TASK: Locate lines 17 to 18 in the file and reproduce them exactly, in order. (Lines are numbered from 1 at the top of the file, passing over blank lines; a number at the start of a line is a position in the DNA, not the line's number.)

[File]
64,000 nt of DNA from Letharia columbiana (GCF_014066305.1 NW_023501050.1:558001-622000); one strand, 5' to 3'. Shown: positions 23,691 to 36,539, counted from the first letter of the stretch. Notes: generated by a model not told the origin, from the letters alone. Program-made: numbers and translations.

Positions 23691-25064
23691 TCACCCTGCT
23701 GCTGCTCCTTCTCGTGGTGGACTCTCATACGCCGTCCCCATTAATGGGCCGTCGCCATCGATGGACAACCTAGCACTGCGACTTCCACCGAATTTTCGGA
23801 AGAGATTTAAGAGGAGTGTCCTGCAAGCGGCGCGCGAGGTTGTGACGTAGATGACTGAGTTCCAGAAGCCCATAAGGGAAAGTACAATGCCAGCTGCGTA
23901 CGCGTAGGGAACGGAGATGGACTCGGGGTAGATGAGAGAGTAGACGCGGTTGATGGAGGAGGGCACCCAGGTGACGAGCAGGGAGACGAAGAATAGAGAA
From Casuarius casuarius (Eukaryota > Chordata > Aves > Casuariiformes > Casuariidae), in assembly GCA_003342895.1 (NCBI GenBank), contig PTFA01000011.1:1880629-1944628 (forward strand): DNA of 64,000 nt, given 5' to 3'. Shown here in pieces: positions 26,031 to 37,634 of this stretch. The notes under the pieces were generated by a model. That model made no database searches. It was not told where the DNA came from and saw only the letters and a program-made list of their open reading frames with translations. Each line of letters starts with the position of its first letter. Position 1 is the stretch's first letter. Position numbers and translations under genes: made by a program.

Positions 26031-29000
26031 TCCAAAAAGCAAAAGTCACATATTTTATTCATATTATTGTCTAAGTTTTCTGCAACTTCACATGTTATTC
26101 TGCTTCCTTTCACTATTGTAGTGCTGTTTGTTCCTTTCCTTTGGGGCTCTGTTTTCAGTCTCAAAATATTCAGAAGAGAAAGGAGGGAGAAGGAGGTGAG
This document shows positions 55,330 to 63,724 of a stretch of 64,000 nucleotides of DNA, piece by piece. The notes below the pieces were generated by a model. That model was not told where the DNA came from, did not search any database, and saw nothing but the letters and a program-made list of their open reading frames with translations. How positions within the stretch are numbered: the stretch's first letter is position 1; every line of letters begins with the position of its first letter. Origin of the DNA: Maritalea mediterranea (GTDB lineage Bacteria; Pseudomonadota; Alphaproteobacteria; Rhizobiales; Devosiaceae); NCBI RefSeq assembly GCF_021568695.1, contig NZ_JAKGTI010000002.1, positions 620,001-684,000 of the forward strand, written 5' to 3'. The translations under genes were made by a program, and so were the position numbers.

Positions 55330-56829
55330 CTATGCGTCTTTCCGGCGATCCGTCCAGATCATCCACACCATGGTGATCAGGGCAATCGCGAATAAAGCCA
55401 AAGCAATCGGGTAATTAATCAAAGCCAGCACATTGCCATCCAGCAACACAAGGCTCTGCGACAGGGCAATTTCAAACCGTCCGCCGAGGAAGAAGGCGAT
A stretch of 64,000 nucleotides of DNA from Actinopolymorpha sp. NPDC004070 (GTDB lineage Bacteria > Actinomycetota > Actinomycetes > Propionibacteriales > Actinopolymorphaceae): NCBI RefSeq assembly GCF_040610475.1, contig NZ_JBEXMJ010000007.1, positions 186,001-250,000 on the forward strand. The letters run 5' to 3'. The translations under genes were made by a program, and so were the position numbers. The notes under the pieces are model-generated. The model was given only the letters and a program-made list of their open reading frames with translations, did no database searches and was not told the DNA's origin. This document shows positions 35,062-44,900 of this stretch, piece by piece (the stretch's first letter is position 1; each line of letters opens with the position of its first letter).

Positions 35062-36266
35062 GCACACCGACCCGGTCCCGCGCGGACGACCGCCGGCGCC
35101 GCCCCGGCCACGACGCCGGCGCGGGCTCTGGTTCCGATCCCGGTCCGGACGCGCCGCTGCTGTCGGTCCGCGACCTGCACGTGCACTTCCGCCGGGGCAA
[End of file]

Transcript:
35062 GCACACCGACCCGGTCCCGCGCGGACGACCGCCGGCGCC
35101 GCCCCGGCCACGACGCCGGCGCGGGCTCTGGTTCCGATCCCGGTCCGGACGCGCCGCTGCTGTCGGTCCGCGACCTGCACGTGCACTTCCGCCGGGGCAA